I'd just attach different attack stats directly the weapons. That gives you some good basic variety. You want to use a longbow? You probably want to be strong. Crossbow, more critical to have a steady hand. Dagger, mostly relying on quickness and accuracy. Battleaxe, definitely a weapon for your brawnier types. This solves a lot of other system awkwardnesses related to the fixation of attack stat to power and power to class. There can always be some powers that select a specific different stat if it makes sense, and damage bonuses can always be set by the power for instance.
That is not dead which may eternal lie
With the general damage allocation system of D&D, making weapon choices matter might be difficult. It will need to offset the speed of combat that is a D&D hallmark (as compared to something from Space Opera of Fantasy Hero) with something that makes distiction. 

In the distant past, the weapon adjustments from first edtion helped make weapons matter.  Mace had a +1 hit against Plate&Chain, while Long Swords were -2. When you add in the half-damage skeletons took from non-blunt and the half-damage zombies took from non-slashing. There were some reasons to take different weapons.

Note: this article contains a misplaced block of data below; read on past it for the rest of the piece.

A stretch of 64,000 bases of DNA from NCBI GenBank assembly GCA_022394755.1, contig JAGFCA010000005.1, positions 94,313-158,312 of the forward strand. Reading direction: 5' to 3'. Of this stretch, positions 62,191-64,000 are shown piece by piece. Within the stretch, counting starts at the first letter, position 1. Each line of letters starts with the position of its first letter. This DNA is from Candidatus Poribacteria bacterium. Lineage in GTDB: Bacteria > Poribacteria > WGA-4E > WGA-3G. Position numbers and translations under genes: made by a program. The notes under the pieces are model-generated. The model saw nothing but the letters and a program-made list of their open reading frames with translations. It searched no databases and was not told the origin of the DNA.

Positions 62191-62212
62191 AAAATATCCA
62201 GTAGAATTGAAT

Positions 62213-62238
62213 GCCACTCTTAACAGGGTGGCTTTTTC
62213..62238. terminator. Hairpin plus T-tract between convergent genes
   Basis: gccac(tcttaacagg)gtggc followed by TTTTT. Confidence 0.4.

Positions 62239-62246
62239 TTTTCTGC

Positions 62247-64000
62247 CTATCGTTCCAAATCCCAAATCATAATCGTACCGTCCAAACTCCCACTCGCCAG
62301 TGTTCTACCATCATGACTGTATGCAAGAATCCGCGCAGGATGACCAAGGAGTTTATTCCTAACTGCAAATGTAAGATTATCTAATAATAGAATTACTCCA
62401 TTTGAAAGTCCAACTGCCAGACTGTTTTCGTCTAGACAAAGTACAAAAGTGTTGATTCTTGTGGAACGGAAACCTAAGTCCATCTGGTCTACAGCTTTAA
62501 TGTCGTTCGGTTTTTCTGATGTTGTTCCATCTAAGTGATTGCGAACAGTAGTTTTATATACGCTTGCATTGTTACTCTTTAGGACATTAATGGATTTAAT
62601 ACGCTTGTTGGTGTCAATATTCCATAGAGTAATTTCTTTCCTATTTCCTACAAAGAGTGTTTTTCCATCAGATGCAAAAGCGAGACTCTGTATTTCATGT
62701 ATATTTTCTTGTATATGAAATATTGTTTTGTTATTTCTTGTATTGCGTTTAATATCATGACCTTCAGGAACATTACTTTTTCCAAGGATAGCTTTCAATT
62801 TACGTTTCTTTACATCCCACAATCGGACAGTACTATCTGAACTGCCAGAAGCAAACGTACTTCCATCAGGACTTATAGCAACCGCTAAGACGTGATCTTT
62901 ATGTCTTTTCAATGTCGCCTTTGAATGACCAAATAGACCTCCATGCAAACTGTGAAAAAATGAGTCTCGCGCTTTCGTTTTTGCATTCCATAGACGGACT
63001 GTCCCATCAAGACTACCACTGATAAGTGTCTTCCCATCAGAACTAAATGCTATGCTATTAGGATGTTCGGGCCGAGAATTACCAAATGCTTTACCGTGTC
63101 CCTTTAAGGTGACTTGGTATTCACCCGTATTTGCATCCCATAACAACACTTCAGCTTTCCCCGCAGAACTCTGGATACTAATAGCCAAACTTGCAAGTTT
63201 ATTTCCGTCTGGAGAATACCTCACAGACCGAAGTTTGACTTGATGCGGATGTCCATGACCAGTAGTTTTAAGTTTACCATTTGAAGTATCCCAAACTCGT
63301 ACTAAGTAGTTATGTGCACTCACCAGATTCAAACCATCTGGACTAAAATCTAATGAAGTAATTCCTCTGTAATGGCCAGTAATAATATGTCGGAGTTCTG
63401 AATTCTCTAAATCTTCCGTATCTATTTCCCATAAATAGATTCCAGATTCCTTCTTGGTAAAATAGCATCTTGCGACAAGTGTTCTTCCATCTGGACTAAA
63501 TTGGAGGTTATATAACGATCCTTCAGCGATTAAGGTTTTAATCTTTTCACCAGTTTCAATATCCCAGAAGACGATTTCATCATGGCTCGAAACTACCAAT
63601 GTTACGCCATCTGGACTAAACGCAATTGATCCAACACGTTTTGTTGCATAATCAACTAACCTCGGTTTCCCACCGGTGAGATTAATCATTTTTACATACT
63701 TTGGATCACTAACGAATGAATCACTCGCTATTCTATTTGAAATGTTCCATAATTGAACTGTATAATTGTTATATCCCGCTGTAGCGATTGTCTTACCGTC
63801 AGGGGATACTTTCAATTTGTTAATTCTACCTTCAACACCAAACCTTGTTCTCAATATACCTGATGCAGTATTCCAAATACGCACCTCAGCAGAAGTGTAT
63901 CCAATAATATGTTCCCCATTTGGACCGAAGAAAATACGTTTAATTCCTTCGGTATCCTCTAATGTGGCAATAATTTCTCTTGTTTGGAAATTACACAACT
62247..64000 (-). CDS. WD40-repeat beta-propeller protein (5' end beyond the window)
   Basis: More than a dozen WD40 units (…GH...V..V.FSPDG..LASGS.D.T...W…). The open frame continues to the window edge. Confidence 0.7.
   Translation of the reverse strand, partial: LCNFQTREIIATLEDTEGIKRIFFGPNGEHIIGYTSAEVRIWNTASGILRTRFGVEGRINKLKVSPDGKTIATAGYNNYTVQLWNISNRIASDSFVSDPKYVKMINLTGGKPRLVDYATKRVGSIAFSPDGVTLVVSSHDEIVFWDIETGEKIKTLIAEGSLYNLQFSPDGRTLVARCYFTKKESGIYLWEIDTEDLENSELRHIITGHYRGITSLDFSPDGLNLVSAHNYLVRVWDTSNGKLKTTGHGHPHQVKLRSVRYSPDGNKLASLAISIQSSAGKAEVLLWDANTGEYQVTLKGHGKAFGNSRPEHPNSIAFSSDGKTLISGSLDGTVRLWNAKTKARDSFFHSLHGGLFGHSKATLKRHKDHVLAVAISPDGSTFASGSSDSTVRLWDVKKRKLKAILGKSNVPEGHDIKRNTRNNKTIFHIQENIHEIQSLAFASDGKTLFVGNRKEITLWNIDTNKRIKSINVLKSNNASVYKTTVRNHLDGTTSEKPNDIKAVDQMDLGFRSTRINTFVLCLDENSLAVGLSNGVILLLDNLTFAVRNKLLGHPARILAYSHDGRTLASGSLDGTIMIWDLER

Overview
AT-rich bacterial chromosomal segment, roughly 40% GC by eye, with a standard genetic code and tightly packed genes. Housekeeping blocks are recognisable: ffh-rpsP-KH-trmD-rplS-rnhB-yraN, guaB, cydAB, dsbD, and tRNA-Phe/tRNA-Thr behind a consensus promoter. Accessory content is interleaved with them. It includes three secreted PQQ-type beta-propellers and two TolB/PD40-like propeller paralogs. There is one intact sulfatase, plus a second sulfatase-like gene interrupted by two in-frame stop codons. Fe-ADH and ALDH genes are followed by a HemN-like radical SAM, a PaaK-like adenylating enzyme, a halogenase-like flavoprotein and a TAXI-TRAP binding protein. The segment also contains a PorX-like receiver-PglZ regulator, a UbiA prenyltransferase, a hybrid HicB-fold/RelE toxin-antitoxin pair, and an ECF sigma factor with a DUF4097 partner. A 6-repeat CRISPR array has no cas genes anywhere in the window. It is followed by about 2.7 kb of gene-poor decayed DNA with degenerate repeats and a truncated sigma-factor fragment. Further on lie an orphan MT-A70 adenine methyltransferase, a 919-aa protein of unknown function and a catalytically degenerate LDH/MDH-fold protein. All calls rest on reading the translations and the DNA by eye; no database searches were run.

The Everquset RPG game also had a unqiue spin on weapons, the higher the base dice, the greater the range between irritative attacks. Daggers may do little base damage, but you'd get more hits with them. 
 
weapon choices matter in 4e. give your defender nothing but a wrist razor and tell me it doesnt matter

I really like the idea of a weapon having one or two inherent at-will powers (if powers are the route 5e is going), perhaps one being general and useable by everyone and the other being class/training specific/proficiency specific. I also like the idea of magic weapons perhaps granting a special at-will or encounter ability as well.